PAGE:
Introduction to Information Retrieval Introduction to Information Retrieval Document clustering www.ThesisScientist.comIntroduction to Information Retrieval Today’s Topic: Clustering  Document clustering  Motivations  Document representations  Success criteria  Clustering algorithms  Partitional  Hierarchical www.ThesisScientist.comIntroduction to Information Retrieval Ch. 16 What is clustering  Clustering: the process of grouping a set of objects into classes of similar objects  Documents within a cluster should be similar.  Documents from different clusters should be dissimilar.  The commonest form of unsupervised learning  Unsupervised learning = learning from raw data, as opposed to supervised data where a classification of examples is given  A common and important task that finds many applications in IR and other places www.ThesisScientist.comIntroduction to Information Retrieval Ch. 16 A data set with clear cluster structure  How would you design an algorithm for finding the three clusters in this case www.ThesisScientist.comIntroduction to Information Retrieval Sec. 16.1 Applications of clustering in IR  Whole corpus analysis/navigation  Better user interface: search without typing  For improving recall in search applications  Better search results (like pseudo RF)  For better navigation of search results  Effective “user recall” will be higher  For speeding up vector space retrieval  Clusterbased retrieval gives faster search www.ThesisScientist.comIntroduction to Information Retrieval Yahoo Hierarchy isn’t clustering but is the kind of output you want from clustering www.yahoo.com/Science … (30) agriculture biology physics CS space ... ... ... ... ... dairy botany cell AI courses crops craft magnetism HCI missions agronomy evolution forestry relativity www.ThesisScientist.comIntroduction to Information Retrieval Google News: automatic clustering gives an effective news presentation metaphor www.ThesisScientist.comIntroduction to Information Retrieval Sec. 16.1 Scatter/Gather: Cutting, Karger, and Pedersen www.ThesisScientist.comIntroduction to Information Retrieval For visualizing a document collection and its themes  Wise et al, “Visualizing the nonvisual” PNNL  ThemeScapes, Cartia  Mountain height = cluster size www.ThesisScientist.comIntroduction to Information Retrieval Sec. 16.1 For improving search recall  Cluster hypothesis Documents in the same cluster behave similarly with respect to relevance to information needs  Therefore, to improve search recall:  Cluster docs in corpus a priori  When a query matches a doc D, also return other docs in the cluster containing D  Hope if we do this: The query “car” will also return docs containing automobile  Because clustering grouped together docs containing car with those containing automobile. Why might this happen www.ThesisScientist.comIntroduction to Information Retrieval www.ThesisScientist.com yippy.com – grouping search resultsIntroduction to Information Retrieval Sec. 16.2 Issues for clustering  Representation for clustering  Document representation  Vector space Normalization  Centroids aren’t length normalized  Need a notion of similarity/distance  How many clusters  Fixed a priori  Completely data driven  Avoid “trivial” clusters too large or small  If a cluster's too large, then for navigation purposes you've wasted an extra user click without whittling down the set of documents much. www.ThesisScientist.comIntroduction to Information Retrieval Notion of similarity/distance  Ideal: semantic similarity.  Practical: termstatistical similarity  We will use cosine similarity.  Docs as vectors.  For many algorithms, easier to think in terms of a distance (rather than similarity) between docs.  We will mostly speak of Euclidean distance  But real implementations use cosine similarity www.ThesisScientist.comIntroduction to Information Retrieval Clustering Algorithms  Flat algorithms  Usually start with a random (partial) partitioning  Refine it iteratively  K means clustering  (Model based clustering)  Hierarchical algorithms  Bottomup, agglomerative  (Topdown, divisive) www.ThesisScientist.comIntroduction to Information Retrieval Hard vs. soft clustering  Hard clustering: Each document belongs to exactly one cluster  More common and easier to do  Soft clustering: A document can belong to more than one cluster.  Makes more sense for applications like creating browsable hierarchies  You may want to put a pair of sneakers in two clusters: (i) sports apparel and (ii) shoes  You can only do that with a soft clustering approach.  We won’t do soft clustering today. See IIR 16.5, 18 www.ThesisScientist.comIntroduction to Information Retrieval Partitioning Algorithms  Partitioning method: Construct a partition of n documents into a set of K clusters  Given: a set of documents and the number K  Find: a partition of K clusters that optimizes the chosen partitioning criterion  Globally optimal  Intractable for many objective functions  Ergo, exhaustively enumerate all partitions  Effective heuristic methods: Kmeans and K medoids algorithms www.ThesisScientist.com See also Kleinberg NIPS 2002 – impossibility for natural clusteringIntroduction to Information Retrieval Sec. 16.4 KMeans  Assumes documents are realvalued vectors.  Clusters based on centroids (aka the center of gravity or mean) of points in a cluster, c:  1 μ(c) x   c xc  Reassignment of instances to clusters is based on distance to the current cluster centroids.  (Or one can equivalently phrase it in terms of similarities) www.ThesisScientist.comIntroduction to Information Retrieval Sec. 16.4 KMeans Algorithm Select K random docs s , s ,… s as seeds. 1 2 K Until clustering converges (or other stopping criterion): For each doc d : i Assign d to the cluster c such that dist(x , s ) is minimal. i j i j (Next, update the seeds to the centroid of each cluster) For each cluster c j s = (c ) j j www.ThesisScientist.comIntroduction to Information Retrieval Sec. 16.4 K Means Example (K=2) Pick seeds Reassign clusters Compute centroids Reassign clusters x x x Compute centroids x x x Reassign clusters Converged www.ThesisScientist.comIntroduction to Information Retrieval Sec. 16.4 Termination conditions  Several possibilities, e.g.,  A fixed number of iterations.  Doc partition unchanged.  Centroid positions don’t change. Does this mean that the docs in a cluster are unchanged www.ThesisScientist.comIntroduction to Information Retrieval Sec. 16.4 Convergence  Why should the Kmeans algorithm ever reach a fixed point  A state in which clusters don’t change.  Kmeans is a special case of a general procedure known as the Expectation Maximization (EM) algorithm.  EM is known to converge.  Number of iterations could be large.  But in practice usually isn’t www.ThesisScientist.comIntroduction to Information Retrieval Sec. 16.4 Lower case Convergence of KMeans  Define goodness measure of cluster k as sum of squared distances from cluster centroid: 2  G = Σ (d – c ) (sum over all d in cluster k) k i i k i  G = Σ G k k  Reassignment monotonically decreases G since each vector is assigned to the closest centroid. www.ThesisScientist.comIntroduction to Information Retrieval Sec. 16.4 Convergence of KMeans  Recomputation monotonically decreases each G k since (m is number of members in cluster k): k 2  Σ (d – a) reaches minimum for: i  Σ –2(d – a) = 0 i  Σ d = Σ a i  m a = Σ d K i  a = (1/ m ) Σ d = c k i k  Kmeans typically converges quickly www.ThesisScientist.comIntroduction to Information Retrieval Sec. 16.4 Time Complexity  Computing distance between two docs is O(M) where M is the dimensionality of the vectors.  Reassigning clusters: O(KN) distance computations, or O(KNM).  Computing centroids: Each doc gets added once to some centroid: O(NM).  Assume these two steps are each done once for I iterations: O(IKNM). www.ThesisScientist.comIntroduction to Information Retrieval Sec. 16.4 Seed Choice  Results can vary based on Example showing sensitivity to seeds random seed selection.  Some seeds can result in poor convergence rate, or convergence to suboptimal In the above, if you start clusterings. with B and E as centroids you converge to A,B,C  Select good seeds using a heuristic and D,E,F (e.g., doc least similar to any If you start with D and F existing mean) you converge to  Try out multiple starting points A,B,D,E C,F  Initialize with the results of another method. www.ThesisScientist.comIntroduction to Information Retrieval Sec. 16.4 Kmeans issues, variations, etc.  Recomputing the centroid after every assignment (rather than after all points are reassigned) can improve speed of convergence of Kmeans  Assumes clusters are spherical in vector space  Sensitive to coordinate changes, weighting etc.  Disjoint and exhaustive  Doesn’t have a notion of “outliers” by default  But can add outlier filtering Dhillon et al. ICDM 2002 – variation to fix some issues with small document clusters www.ThesisScientist.comIntroduction to Information Retrieval How Many Clusters  Number of clusters K is given  Partition n docs into predetermined number of clusters  Finding the “right” number of clusters is part of the problem  Given docs, partition into an “appropriate” number of subsets.  E.g., for query results ideal value of K not known up front though UI may impose limits.  Can usually take an algorithm for one flavor and convert to the other. www.ThesisScientist.comIntroduction to Information Retrieval K not specified in advance  Say, the results of a query.  Solve an optimization problem: penalize having lots of clusters  application dependent, e.g., compressed summary of search results list.  Tradeoff between having more clusters (better focus within each cluster) and having too many clusters www.ThesisScientist.comIntroduction to Information Retrieval K not specified in advance  Given a clustering, define the Benefit for a doc to be the cosine similarity to its centroid  Define the Total Benefit to be the sum of the individual doc Benefits. Why is there always a clustering of Total Benefit n www.ThesisScientist.comIntroduction to Information Retrieval Penalize lots of clusters  For each cluster, we have a Cost C.  Thus for a clustering with K clusters, the Total Cost is KC.  Define the Value of a clustering to be = Total Benefit Total Cost.  Find the clustering of highest value, over all choices of K.  Total benefit increases with increasing K. But can stop when it doesn’t increase by “much”. The Cost term enforces this. www.ThesisScientist.comIntroduction to Information Retrieval Ch. 17 Hierarchical Clustering  Build a treebased hierarchical taxonomy (dendrogram) from a set of documents. animal vertebrate invertebrate fish reptile amphib. mammal worm insect crustacean  One approach: recursive application of a partitional clustering algorithm. www.ThesisScientist.comIntroduction to Information Retrieval Dendrogram: Hierarchical Clustering  Clustering obtained by cutting the dendrogram at a desired level: each connected component forms a cluster. www.ThesisScientist.comIntroduction to Information Retrieval Sec. 17.1 Hierarchical Agglomerative Clustering (HAC)  Starts with each doc in a separate cluster  then repeatedly joins the closest pair of clusters, until there is only one cluster.  The history of merging forms a binary tree or hierarchy. Note: the resulting clusters are still “hard” and induce a partition www.ThesisScientist.comIntroduction to Information Retrieval Sec. 17.2 Closest pair of clusters  Many variants to defining closest pair of clusters  Singlelink  Similarity of the most cosinesimilar (singlelink)  Completelink  Similarity of the “furthest” points, the least cosinesimilar  Centroid  Clusters whose centroids (centers of gravity) are the most cosinesimilar  Averagelink  Average cosine between pairs of elements www.ThesisScientist.comIntroduction to Information Retrieval Sec. 17.2 Single Link Agglomerative Clustering  Use maximum similarity of pairs: sim(c ,c ) max sim(x,y) i j xc ,yc i j  Can result in “straggly” (long and thin) clusters due to chaining effect.  After merging c and c , the similarity of the i j resulting cluster to another cluster, c , is: k sim((cc ),c ) max(sim(c ,c ),sim(c ,c )) i j k i k j k www.ThesisScientist.comIntroduction to Information Retrieval Sec. 17.2 Single Link Example www.ThesisScientist.comIntroduction to Information Retrieval Sec. 17.2 Complete Link  Use minimum similarity of pairs: sim(c ,c ) min sim(x,y) i j xc ,yc i j  Makes “tighter,” spherical clusters that are typically preferable.  After merging c and c , the similarity of the resulting i j cluster to another cluster, c , is: k sim((cc ),c ) min(sim(c ,c ),sim(c ,c )) i j k i k j k C C C i j k www.ThesisScientist.comIntroduction to Information Retrieval Sec. 17.2 Complete Link Example www.ThesisScientist.comIntroduction to Information Retrieval Sec. 17.2.1 Computational Complexity  In the first iteration, all HAC methods need to compute similarity of all pairs of N initial instances, 2 which is O(N ).  In each of the subsequent N2 merging iterations, compute the distance between the most recently created cluster and all other existing clusters. 2  In order to maintain an overall O(N ) performance, computing similarity to each other cluster must be done in constant time. 3 2  Often O(N ) if done naively or O(N log N) if done more cleverly www.ThesisScientist.comIntroduction to Information Retrieval Sec. 17.3 Group Average  Similarity of two clusters = average similarity of all pairs within merged cluster. 1 sim(c ,c ) sim(x,y)  i j  cc (cc1) x(cc ) y(cc ):yx i j i j i j i j  Compromise between single and complete link.  Two options:  Averaged across all ordered pairs in the merged cluster  Averaged over all pairs between the two original clusters  No clear difference in efficacy www.ThesisScientist.comIntroduction to Information Retrieval Sec. 17.3 Computing Group Average Similarity  Always maintain sum of vectors in each cluster.  s(c ) x j  xc j  Compute similarity of clusters in constant time:  (s(c )s(c ))(s(c )s(c )) (c  c ) i j i j i j sim(c ,c ) i j (c  c )(c  c 1) i j i j www.ThesisScientist.comIntroduction to Information Retrieval Sec. 16.3 What Is A Good Clustering  Internal criterion: A good clustering will produce high quality clusters in which:  the intraclass (that is, intracluster) similarity is high  the interclass similarity is low  The measured quality of a clustering depends on both the document representation and the similarity measure used www.ThesisScientist.comIntroduction to Information Retrieval Sec. 16.3 External criteria for clustering quality  Quality measured by its ability to discover some or all of the hidden patterns or latent classes in gold standard data  Assesses a clustering with respect to ground truth … requires labeled data  Assume documents with C gold standard classes, while our clustering algorithms produce K clusters, ω , ω , …, ω with n members. 1 2 K i www.ThesisScientist.comIntroduction to Information Retrieval Sec. 16.3 External Evaluation of Cluster Quality  Simple measure: purity, the ratio between the dominant class in the cluster π and the size of i cluster ω i 1 Purity( ) max (n ) jC i j ij n i  Biased because having n clusters maximizes purity  Others are entropy of classes in clusters (or mutual information between classes and clusters) www.ThesisScientist.comIntroduction to Information Retrieval Sec. 16.3 Purity example    Cluster I Cluster II Cluster III Cluster I: Purity = 1/6 (max(5, 1, 0)) = 5/6 Cluster II: Purity = 1/6 (max(1, 4, 1)) = 4/6 Cluster III: Purity = 1/5 (max(2, 0, 3)) = 3/5 www.ThesisScientist.comIntroduction to Information Retrieval Sec. 16.3 Rand Index measures between pair decisions. Here RI = 0.68 Different Number of Same Cluster Clusters in points in clustering clustering Same class in 24 20 ground truth Different classes in 72 20 ground truth www.ThesisScientist.comIntroduction to Information Retrieval Sec. 16.3 Rand index and Cluster Fmeasure AD RI ABCD Compare with standard Precision and Recall: A A P R AB AC People also define and use a cluster F measure, which is probably a better measure. www.ThesisScientist.comIntroduction to Information Retrieval Final word and resources  In clustering, clusters are inferred from the data without human input (unsupervised learning)  However, in practice, it’s a bit less clear: there are many ways of influencing the outcome of clustering: number of clusters, similarity measure, representation of documents, . . .  Resources  IIR 16 except 16.5  IIR 17.1–17.3 www.ThesisScientist.com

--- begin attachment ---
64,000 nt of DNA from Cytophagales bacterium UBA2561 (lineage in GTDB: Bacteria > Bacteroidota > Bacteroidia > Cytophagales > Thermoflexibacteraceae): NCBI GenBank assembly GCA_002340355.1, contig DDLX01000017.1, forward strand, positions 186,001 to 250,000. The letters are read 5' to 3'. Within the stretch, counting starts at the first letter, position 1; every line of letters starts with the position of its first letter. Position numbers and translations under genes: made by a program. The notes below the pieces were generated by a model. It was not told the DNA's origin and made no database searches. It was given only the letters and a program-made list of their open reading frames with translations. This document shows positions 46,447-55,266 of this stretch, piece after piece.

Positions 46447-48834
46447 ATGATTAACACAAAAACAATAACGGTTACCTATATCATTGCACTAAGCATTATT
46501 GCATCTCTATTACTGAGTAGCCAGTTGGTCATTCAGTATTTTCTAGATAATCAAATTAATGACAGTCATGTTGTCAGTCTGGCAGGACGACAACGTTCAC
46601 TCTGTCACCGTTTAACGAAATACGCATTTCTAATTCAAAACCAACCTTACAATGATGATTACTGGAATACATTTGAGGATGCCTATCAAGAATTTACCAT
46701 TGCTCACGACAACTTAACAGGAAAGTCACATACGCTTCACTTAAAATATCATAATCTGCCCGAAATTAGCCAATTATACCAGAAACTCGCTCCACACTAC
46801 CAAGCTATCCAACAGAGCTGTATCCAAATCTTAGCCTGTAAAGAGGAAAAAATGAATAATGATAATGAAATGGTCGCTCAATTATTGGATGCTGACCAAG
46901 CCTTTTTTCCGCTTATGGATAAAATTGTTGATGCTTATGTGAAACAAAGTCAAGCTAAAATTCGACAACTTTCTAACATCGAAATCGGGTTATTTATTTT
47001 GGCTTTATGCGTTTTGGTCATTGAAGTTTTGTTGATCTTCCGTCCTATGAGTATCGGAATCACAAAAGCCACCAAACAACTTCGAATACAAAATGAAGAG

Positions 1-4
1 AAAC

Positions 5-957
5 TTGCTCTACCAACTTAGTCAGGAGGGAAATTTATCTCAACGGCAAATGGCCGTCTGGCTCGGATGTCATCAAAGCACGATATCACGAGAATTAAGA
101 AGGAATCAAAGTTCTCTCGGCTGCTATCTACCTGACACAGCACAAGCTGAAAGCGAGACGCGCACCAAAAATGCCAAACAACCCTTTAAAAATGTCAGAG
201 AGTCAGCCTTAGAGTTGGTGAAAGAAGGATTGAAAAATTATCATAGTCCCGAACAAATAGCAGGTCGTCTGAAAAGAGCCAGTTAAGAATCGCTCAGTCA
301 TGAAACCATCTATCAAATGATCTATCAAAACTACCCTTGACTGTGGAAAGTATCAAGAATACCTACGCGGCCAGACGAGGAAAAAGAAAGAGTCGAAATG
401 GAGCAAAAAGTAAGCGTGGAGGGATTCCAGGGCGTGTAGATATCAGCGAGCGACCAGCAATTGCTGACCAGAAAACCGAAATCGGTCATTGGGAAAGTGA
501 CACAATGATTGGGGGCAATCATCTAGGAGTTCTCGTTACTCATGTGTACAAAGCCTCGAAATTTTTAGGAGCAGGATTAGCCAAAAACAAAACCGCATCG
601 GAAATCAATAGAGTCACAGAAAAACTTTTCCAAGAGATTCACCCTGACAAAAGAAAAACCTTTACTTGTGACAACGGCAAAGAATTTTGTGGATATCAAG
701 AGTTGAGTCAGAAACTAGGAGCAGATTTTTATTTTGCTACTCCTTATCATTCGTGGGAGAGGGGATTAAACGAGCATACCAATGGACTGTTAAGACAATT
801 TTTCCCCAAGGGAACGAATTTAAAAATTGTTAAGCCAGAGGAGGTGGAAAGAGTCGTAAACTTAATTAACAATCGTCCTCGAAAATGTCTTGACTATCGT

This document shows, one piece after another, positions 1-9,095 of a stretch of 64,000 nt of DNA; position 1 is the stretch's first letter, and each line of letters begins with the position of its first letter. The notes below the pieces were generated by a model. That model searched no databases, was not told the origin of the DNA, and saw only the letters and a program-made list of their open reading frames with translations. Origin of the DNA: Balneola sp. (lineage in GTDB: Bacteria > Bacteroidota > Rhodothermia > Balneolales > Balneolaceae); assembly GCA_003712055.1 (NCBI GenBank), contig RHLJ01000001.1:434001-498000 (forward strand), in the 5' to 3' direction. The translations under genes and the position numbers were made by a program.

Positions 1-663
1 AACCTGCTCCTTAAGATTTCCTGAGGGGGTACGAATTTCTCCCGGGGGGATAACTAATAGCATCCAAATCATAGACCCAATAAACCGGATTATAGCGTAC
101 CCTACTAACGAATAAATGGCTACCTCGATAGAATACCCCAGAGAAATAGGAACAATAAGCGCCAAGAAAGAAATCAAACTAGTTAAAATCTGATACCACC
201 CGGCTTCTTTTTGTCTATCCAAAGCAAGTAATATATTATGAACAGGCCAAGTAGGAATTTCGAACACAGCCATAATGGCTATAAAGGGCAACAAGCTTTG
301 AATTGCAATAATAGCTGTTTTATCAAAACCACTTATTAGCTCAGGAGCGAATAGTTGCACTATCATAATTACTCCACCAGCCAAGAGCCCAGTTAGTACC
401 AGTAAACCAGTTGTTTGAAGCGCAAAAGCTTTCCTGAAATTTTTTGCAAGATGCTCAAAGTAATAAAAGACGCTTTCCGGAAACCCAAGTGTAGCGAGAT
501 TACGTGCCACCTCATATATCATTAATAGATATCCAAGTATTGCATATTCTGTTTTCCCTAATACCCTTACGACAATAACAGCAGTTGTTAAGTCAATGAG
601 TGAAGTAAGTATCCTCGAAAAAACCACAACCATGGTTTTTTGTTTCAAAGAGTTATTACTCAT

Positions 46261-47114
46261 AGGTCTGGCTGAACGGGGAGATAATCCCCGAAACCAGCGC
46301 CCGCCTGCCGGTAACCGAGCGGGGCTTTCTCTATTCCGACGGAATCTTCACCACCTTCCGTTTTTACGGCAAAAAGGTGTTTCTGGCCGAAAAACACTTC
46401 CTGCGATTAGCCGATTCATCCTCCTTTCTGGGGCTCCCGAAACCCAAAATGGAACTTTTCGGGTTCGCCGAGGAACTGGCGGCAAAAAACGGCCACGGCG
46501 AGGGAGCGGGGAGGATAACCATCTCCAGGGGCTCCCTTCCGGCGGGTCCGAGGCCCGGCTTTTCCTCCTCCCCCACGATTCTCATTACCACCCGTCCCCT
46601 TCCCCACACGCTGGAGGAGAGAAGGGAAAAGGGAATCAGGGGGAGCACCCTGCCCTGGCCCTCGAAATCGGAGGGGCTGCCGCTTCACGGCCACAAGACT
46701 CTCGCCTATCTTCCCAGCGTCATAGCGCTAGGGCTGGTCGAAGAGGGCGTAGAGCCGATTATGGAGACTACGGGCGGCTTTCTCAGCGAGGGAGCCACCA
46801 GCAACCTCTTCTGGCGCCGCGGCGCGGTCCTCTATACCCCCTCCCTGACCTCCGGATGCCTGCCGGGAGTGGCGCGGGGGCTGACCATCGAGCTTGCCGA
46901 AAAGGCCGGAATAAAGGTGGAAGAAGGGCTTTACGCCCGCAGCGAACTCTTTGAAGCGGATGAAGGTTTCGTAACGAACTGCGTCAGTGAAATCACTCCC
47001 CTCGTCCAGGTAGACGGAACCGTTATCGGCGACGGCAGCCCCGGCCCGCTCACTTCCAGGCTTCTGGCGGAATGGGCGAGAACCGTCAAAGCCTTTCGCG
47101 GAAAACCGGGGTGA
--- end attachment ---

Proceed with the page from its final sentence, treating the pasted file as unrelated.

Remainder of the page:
sharer
Presentations
Free
Document Information
Category:
Presentations
User Name:
RyanCanon
User Type:
Teacher
Country:
United Arab Emirates
Uploaded Date:
20-07-2017